Scientists one step closer to a clock that could replace GPS and Galileo
Scientists in the Emergent Photonics Lab (EPic Lab) at the University of Sussex have made a breakthrough to a crucial element of an atomic clock—devices which could reduce our reliance on satellite mapping in the future—using cutting-edge laser beam technology. Their development greatly improves the efficiency of the lancet (which in a traditional clock is responsible for counting), by 80% - something which scientists around the world have been racing to achieve.
Currently, the UK is reliant on the US and the EU for the satellite mapping that many of us have on our phones and in our cars. That makes us vulnerable not only to the whims of international politics, but also to the availability of satellite signal.
Dr. Alessia Pasquazi from the EPic Lab in the School of Mathematical and Physical Sciences at the University of Sussex explains the breakthrough: "With a portable atomic clock, an ambulance, for example, will be able to still access their mapping whilst in a tunnel, and a commuter will be able to plan their route whilst on the underground or without mobile phone signal in the countryside. Portable atomic clocks would work on an extremely accurate form of geo-mapping, enabling access to your location and planned route without the need for satellite signal.
"Our breakthrough improves the efficiency of the part of the clock responsible for counting by 80%. This takes us one step closer to seeing portable atomic clocks replacing satellite mapping, like GPS, which could happen within 20 years. This technology will changes people's everyday lives as well as potentially being applicable in driverless cars, drones and the aerospace industry. It's exciting that this development has happened here at Sussex."
Optical atomic clocks are at the pinnacle of time measuring devices, losing less than one second every ten billion years. Curently though, they are massive devices, weighing hundreds of kilograms. In order to have an optimal practical function that could be utilised by your average person, their size needs to be greatly reduced whilst retaining the accuracy and speed of the large-scale clocks.
In an optical atomic clock, the reference (the pendulum in a traditional clock) is directly derived by the quantum property of a single atom confined in a chamber: it is the electromagnetic field of a light beam oscillating hundreds of trillions of times per second. The clock counting element required to work at this speed is an optical frequency comb—a highly specialised laser emitting, simultaneously, many precise colours, evenly spaced in frequency.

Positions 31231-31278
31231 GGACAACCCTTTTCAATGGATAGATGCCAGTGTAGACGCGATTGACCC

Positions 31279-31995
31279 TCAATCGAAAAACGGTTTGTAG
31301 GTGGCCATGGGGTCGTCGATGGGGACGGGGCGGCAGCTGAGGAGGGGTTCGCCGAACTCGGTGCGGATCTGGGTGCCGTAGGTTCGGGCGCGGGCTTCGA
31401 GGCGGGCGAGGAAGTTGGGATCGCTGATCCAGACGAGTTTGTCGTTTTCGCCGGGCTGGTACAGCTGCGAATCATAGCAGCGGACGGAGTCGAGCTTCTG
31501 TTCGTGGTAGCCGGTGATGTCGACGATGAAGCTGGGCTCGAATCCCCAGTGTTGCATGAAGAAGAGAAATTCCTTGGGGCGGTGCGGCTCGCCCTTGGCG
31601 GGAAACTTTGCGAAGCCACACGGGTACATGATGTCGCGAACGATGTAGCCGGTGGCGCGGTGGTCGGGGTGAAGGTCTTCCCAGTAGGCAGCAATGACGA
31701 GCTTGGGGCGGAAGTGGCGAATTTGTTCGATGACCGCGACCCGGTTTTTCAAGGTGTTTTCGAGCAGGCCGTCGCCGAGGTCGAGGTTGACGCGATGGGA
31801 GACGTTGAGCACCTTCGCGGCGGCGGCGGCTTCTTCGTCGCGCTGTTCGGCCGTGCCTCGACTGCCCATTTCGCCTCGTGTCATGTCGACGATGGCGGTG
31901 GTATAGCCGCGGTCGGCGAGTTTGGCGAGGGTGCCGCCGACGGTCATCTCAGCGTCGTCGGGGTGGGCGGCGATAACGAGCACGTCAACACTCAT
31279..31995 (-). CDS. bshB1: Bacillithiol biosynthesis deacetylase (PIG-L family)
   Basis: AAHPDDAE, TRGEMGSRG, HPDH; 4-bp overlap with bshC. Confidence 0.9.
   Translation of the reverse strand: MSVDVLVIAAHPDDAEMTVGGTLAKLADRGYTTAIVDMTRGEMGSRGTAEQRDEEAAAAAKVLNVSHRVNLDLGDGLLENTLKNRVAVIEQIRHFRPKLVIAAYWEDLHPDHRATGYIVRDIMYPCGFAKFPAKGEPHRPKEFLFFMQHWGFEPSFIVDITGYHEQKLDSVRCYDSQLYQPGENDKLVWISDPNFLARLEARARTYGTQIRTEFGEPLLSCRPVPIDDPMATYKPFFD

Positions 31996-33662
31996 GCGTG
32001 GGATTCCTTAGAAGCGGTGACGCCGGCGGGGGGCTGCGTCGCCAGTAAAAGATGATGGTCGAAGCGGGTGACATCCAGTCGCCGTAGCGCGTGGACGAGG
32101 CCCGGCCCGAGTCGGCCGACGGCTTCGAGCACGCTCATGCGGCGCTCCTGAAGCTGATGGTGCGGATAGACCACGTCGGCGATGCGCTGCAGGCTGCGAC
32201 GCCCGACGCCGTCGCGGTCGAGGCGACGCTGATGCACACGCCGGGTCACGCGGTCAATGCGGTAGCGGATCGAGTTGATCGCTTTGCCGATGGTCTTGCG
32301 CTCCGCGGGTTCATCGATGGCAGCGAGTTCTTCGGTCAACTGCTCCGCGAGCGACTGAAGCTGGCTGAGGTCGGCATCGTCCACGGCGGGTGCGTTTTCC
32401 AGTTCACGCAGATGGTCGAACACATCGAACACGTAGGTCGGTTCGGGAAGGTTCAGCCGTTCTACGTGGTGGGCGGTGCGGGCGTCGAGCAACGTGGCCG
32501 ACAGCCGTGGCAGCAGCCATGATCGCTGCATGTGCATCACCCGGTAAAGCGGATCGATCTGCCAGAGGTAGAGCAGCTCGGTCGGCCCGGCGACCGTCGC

Micro-combs bring down the dimension of frequency combs by exploiting tiny devices named optical microresonators. These devices have captured the imagination of the scientific community world-wide over the past ten years, with their promise of realising the full potential of frequency combs in a compact form. However, they are delicate devices, complex to operate and typically do not meet the requirement of practical atomic clocks.
The breakthrough at the EPic Lab, detailed in a paper published today (Monday 11 March) in the journal, Nature Photonics, is the demonstration an exceptionally efficient and robust micro-comb based on a unique kind of wave called a 'laser cavity soliton'.
Dr. Pasquazi continues: "Solitons are special waves that are particularly robust to perturbation. Tsunamis, for instance, are water solitons. They can travel unperturbed for incredible distances; after the Japan earthquake in 2011 some of them even reached as far as the coast of California.
"Instead of using water, in our experiments performed by Dr. Hualong Bao, we use pulses of light, confined in a tiny cavity on a chip. Our distinctive approach is to insert the chip in a laser based on optical fibres, the same used to deliver internet in our homes.
"The soliton that travels in this combination has the benefit of fully exploiting the micro-cavities' capabilities of generating many colours, whilst also offering the robustness and versatility of control of pulsed lasers. The next step is to transfer this chip-based technology to fibre technology—something that we're exceptionally well-placed at the University of Sussex to achieve."
Professor Marco Peccianti from the University of Sussex EPic Lab adds: "We are moving towards the integration of our device with that of the ultra-compact atomic reference (or pendulum) developed by Professor Matthias Keller's research group here at the University of Sussex. Working together, we plan to develop a portable atomic clock that could revolutionise the way we count time in the future.
"Our development represents a significant step forward in the production of practical atomic clocks and we're extremely excited by our plans, which range from partnerships with the UK aerospace industry, which could come to fruition within five years, through to portable atomic clocks that could be housed in your phone and within driverless cars and drones within 20 years."